AOH :: MEDMJ.TXT|
More info on the suppression of marijuana for medical use.
Re: Med Marijuana Won't Be Forced
WASHINGTON (AP) -- A federal appeals court refused Friday to
force the government to allow medical use of marijuana by people
suffering from cancer, AIDS and other illnesses.
The Bush administration's 1992 decision not to let doctors
prescribe marijuana to ease patients' pain or nausea was supported
by ``substantial evidence,'' said the U.S. Court of Appeals for the
District of Columbia Circuit.
Numerous medical experts testified ``that marijuana's medicinal
value has never been proven in sound scientific studies,'' the
The Clinton administration has said it was reconsidering the
Arnold Trebach of the Drug Policy Foundation, one of the groups
that challenged the government policy, said, ``The ball is in Mr.
Clinton's court. He can look up and say, `Enough of this
foolishness.' He can do something compassionate.''
Supporters of medical use of marijuana say there is strong
evidence that it is effective in easing the ill effects of cancer
chemotherapy, AIDS, glaucoma and neurological conditions such as
The government allowed some people to get permission from the
Food and Drug Administration to use marijuana for such purposes
starting in 1976. A handful of those people still are allowed to
use marijuana, but new requests have not been approved.
The appeals court said the Bush administration showed a
``reasonable preference for rigorous scientific proof over
anecdotal evidence, even when reported by respected physicians.''
The court also rejected claims that Bush administration
officials had a long history of prejudice against medical use of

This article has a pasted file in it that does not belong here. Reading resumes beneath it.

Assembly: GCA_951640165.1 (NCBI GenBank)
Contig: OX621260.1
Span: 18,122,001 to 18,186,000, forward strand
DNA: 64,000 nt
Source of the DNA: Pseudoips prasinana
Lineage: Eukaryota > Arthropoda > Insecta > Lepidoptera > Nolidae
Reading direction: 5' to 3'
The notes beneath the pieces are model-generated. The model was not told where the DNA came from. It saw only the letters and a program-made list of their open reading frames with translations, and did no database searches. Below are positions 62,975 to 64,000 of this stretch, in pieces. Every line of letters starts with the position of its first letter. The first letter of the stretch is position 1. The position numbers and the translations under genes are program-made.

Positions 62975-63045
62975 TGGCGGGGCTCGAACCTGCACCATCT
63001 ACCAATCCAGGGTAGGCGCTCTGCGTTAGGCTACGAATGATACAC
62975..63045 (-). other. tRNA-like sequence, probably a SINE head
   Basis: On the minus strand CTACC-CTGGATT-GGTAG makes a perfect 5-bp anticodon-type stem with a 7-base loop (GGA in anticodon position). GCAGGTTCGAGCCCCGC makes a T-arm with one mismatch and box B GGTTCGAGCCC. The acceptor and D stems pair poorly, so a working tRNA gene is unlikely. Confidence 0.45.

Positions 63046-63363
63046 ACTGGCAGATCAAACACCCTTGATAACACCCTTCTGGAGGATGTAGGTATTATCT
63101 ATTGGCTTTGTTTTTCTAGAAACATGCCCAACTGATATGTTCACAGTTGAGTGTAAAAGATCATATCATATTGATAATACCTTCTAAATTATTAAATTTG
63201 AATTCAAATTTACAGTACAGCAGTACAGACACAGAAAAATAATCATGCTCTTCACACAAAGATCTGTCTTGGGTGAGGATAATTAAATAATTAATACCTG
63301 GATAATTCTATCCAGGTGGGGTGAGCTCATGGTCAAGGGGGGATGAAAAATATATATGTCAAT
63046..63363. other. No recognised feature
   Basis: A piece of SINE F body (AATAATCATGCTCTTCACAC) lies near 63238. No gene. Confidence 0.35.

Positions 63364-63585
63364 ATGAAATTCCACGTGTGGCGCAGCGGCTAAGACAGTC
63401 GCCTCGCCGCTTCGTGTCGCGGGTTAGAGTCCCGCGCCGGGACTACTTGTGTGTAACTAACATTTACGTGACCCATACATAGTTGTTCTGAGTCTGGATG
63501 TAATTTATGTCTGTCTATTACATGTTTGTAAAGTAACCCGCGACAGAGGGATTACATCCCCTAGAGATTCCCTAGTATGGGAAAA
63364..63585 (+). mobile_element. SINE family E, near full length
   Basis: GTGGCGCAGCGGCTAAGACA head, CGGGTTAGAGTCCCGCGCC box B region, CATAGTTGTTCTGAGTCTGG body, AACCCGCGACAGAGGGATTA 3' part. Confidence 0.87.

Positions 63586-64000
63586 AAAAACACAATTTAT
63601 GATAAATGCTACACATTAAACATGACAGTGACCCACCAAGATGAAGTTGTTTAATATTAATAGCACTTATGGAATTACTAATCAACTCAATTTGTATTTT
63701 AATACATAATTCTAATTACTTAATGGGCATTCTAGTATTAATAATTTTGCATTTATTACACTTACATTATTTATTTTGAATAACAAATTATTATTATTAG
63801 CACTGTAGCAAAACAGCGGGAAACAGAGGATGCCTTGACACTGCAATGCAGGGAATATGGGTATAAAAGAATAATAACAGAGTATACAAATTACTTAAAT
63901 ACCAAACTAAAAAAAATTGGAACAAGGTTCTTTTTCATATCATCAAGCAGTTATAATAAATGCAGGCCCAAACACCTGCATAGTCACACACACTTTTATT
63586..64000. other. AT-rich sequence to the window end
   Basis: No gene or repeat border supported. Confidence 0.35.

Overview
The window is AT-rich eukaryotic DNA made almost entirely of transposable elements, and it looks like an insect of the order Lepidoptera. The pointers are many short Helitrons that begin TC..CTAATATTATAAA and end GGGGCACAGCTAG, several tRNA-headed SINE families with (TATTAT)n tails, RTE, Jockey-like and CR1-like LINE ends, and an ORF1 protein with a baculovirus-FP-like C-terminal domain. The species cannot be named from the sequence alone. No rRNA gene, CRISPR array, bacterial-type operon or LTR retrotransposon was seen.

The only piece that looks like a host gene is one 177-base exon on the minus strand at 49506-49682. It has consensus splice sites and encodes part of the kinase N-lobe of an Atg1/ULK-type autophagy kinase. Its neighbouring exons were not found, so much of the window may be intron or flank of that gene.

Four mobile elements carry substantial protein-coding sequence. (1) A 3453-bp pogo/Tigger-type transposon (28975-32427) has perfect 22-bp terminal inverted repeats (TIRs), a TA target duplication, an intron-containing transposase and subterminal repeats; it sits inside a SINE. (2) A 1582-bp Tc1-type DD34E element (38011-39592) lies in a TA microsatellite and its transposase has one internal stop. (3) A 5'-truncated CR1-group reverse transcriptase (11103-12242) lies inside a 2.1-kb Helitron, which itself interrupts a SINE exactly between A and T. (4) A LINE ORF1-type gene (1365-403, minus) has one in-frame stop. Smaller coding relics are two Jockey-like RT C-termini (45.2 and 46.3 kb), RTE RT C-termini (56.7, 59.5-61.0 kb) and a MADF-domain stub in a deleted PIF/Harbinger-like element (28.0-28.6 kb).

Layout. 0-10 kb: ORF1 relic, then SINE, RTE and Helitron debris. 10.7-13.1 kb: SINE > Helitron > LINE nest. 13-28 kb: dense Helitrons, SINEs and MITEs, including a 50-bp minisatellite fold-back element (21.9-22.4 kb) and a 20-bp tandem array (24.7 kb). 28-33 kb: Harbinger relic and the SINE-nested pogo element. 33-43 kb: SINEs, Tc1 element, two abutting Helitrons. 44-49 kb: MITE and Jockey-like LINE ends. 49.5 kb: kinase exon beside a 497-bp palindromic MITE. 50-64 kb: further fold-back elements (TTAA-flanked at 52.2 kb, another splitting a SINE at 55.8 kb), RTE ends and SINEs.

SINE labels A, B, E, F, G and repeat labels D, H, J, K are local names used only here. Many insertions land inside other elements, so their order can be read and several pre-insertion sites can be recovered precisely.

``We are not impressed,'' Judge James L. Buckley wrote for the
court. His opinion was joined by Chief Judge Abner Mikva and Judge
Douglas H. Ginsburg.
In refusing to allow medical use of marijuana in March 1992,
Robert Bonner, then head of the Drug Enforcement Administration,
likened the drug's advocates to ``snake oil salesmen.''
Bonner said marijuana was not a safe or effective drug for any
Trebach said a DEA administrative law judge who recommended
approval of medicinal marijuana in 1988 found substantial evidence
of marijuana's usefulness in easing the effects of some illnesses.
``There are thousands of doctors out there who want to prescribe
it. There are tens of thousands of people who want to use it. Big
Brother in Washington is saying no,'' Trebach said.
Another three-judge appellate panel ordered the government in
1991 to restudy its earlier decision not to allow medical use of
marijuana. The DEA's 1992 policy resulted, and Friday's ruling
affirmed that decision.
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